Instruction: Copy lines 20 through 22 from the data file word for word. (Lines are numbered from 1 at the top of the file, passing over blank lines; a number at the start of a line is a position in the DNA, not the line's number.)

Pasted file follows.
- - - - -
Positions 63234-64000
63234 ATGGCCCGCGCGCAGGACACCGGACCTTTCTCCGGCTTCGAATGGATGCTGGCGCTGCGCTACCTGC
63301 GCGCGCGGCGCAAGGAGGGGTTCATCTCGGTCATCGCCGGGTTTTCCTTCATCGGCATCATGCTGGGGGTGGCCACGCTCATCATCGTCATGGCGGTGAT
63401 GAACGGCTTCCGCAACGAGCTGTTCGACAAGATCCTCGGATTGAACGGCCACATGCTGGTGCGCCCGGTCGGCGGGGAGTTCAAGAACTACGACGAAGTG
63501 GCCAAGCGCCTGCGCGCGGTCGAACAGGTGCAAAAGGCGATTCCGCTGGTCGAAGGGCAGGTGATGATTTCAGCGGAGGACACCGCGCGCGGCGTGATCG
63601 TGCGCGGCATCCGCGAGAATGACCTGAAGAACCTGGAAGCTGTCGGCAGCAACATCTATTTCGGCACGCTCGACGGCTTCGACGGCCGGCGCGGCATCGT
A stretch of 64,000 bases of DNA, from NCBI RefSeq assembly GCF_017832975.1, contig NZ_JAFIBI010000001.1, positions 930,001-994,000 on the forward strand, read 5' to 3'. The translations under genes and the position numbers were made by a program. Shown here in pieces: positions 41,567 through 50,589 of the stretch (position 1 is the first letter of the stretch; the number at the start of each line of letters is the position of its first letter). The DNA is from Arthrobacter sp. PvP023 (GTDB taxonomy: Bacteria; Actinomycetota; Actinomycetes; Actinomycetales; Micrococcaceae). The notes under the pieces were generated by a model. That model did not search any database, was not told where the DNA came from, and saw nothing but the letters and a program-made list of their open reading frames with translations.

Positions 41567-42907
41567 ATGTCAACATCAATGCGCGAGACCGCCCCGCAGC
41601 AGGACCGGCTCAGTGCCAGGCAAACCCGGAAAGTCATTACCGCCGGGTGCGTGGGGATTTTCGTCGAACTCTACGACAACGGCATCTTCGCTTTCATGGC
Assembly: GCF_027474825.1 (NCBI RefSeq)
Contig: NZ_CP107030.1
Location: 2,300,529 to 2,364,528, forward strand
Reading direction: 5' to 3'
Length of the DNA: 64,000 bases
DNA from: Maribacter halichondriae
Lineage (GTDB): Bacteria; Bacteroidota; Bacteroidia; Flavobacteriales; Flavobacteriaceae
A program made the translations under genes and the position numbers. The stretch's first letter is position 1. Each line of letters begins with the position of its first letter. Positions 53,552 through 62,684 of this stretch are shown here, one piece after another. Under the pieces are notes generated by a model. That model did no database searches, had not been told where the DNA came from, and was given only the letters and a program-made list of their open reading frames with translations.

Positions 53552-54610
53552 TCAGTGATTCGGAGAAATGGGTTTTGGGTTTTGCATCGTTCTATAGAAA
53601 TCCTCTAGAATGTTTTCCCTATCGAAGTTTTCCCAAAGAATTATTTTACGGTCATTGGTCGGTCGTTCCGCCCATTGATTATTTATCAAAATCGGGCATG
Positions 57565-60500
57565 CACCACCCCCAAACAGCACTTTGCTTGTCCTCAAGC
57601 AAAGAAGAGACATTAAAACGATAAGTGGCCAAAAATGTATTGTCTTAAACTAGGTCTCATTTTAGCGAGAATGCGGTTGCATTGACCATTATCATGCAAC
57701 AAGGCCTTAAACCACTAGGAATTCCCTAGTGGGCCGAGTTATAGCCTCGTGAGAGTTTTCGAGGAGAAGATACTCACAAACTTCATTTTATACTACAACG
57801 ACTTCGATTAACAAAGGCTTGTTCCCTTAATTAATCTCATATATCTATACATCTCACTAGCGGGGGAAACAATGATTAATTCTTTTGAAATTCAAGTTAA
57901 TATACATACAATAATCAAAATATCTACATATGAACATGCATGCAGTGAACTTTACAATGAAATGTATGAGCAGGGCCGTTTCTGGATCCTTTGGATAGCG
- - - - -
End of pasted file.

53552 TCAGTGATTCGGAGAAATGGGTTTTGGGTTTTGCATCGTTCTATAGAAA
53601 TCCTCTAGAATGTTTTCCCTATCGAAGTTTTCCCAAAGAATTATTTTACGGTCATTGGTCGGTCGTTCCGCCCATTGATTATTTATCAAAATCGGGCATG
Positions 57565-60500